Health reform may be a mixed blessing

By most accounts, health reform is likely to be a financial blessing, with far fewer patients coming through the emergency department needlessly and far fewer incurring uncollectible debts. To some extent, that's true, but there's lots of "gotchas" involved.

For one thing, if health reform follows the Massachusetts model, many of the uninsured will end up with high-deductible plans. While that's nice for covering catastrophic injuries, there may be a whopping $5,000 hole in your ability to collect. Multiply that by high rates of newly-insured patients, and we're talking real money.

Another issue is that under a government-sponsored plan, which very well might be a component of reform, the feds are likely to pay rates similar to what providers get from Medicare and Medicaid. That's not exactly reassuring.

Then, consider the challenge to your operations. With new insurance structures being put in place--including a potential government-sponsored plan--there's going to be a learning curve involved, and there are always costs associated with these adjustments. You may have to add staff, and you'll probably have to spend on training for existing team members.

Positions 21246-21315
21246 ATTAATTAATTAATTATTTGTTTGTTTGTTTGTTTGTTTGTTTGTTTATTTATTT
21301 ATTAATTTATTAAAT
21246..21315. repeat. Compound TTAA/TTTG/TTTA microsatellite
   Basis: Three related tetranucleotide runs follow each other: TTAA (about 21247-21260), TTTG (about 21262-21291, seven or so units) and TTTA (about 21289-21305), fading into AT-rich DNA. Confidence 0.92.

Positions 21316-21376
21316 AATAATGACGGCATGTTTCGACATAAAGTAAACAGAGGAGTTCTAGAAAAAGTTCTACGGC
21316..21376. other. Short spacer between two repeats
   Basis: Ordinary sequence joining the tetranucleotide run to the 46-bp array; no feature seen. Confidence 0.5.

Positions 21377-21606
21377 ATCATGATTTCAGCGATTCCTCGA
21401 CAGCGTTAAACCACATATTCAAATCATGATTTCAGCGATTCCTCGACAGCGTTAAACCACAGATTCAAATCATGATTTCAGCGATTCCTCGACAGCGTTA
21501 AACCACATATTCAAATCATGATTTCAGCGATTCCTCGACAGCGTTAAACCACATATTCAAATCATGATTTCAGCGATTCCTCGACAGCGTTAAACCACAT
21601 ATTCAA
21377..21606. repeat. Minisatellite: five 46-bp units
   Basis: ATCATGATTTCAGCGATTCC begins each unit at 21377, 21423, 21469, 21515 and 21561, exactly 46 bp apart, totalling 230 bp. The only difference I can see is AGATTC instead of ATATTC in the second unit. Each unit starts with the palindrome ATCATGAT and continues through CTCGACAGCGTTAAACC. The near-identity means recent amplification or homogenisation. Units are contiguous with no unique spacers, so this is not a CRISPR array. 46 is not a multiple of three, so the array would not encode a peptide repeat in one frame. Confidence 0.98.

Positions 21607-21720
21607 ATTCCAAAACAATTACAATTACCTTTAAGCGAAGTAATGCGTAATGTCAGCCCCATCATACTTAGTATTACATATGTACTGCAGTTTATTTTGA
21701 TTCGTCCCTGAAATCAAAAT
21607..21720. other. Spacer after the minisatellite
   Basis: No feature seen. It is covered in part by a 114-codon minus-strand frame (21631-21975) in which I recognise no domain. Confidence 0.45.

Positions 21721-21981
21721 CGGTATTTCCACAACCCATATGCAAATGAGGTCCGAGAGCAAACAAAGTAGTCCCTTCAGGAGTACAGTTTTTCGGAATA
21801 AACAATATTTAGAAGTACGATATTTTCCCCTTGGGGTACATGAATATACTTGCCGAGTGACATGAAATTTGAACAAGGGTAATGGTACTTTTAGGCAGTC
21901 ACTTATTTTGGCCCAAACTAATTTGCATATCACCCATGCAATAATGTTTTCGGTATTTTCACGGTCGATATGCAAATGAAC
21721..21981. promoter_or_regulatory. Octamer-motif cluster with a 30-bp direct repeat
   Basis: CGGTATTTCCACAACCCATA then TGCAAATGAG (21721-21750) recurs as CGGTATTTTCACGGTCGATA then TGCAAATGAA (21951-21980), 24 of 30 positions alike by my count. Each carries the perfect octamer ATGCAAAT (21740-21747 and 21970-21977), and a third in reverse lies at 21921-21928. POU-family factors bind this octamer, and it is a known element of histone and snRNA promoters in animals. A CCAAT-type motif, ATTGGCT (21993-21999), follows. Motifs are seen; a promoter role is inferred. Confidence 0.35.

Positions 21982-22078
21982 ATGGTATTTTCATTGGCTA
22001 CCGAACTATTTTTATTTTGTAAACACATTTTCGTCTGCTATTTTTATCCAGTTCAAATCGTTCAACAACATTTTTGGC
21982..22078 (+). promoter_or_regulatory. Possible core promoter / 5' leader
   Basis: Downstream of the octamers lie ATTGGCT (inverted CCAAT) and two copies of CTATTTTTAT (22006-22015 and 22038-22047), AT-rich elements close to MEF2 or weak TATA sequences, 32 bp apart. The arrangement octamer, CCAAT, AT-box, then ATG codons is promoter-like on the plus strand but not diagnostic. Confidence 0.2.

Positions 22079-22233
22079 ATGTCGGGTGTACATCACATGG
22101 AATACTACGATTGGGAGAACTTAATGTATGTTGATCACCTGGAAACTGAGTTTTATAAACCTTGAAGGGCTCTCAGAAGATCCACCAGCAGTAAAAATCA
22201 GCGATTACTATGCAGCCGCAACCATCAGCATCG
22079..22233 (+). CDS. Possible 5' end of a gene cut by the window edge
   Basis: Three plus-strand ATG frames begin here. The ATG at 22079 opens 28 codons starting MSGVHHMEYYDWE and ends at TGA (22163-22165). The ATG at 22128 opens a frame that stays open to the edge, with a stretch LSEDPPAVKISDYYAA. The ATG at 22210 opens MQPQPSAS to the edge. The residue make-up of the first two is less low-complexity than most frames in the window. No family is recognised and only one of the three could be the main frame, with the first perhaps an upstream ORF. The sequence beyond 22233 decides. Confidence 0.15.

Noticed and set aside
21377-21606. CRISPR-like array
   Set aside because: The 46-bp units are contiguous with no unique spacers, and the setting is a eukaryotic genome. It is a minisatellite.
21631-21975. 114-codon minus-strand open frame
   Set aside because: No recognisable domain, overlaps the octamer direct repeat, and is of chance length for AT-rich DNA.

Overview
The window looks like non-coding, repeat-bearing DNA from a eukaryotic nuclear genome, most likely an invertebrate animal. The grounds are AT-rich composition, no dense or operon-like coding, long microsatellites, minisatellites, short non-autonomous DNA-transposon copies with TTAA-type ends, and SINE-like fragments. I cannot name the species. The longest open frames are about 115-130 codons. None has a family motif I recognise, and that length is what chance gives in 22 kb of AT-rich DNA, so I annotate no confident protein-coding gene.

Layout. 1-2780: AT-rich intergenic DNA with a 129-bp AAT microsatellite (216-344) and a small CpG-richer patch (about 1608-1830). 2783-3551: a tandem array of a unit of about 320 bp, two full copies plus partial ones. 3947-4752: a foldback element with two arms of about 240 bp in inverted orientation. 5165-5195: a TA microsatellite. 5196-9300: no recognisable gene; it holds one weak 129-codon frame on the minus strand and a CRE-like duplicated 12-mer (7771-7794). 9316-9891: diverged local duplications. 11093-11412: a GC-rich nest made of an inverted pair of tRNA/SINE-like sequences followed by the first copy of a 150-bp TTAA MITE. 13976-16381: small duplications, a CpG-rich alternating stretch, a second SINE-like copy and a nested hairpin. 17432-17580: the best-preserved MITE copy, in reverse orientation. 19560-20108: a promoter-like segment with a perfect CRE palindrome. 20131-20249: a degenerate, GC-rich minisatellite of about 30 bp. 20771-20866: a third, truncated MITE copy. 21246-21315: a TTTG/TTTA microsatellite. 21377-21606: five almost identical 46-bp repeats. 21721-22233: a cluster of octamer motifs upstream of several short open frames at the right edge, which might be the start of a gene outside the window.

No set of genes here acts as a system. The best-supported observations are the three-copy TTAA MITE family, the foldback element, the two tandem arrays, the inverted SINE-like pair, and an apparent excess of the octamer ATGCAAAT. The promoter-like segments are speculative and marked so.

And what about dealing with the inflow of new patients? That can be costly too. While the newly-insured may not be hitting your ED as often, they're still going to need services they probably weren't accessing in the past. Both outpatient and inpatient operations are likely to face issues in managing demand.

Finally, don't think the new inflow of money will come without its own price tag, most likely new regulations. Dealing with CMS is hard enough as it is; add yet another layer of bureaucracy from a "public option" and you're likely to be tied in knots for a while. You may even find that your rate of returned claims shoots through the roof for a time. It definitely reduces the value of those patients, somewhat.

Don't get me wrong: it's definitely a good thing when uninsured folks get some form of coverage. But at this stage, it's not a cause for wild celebrations in the CFO suite. - Anne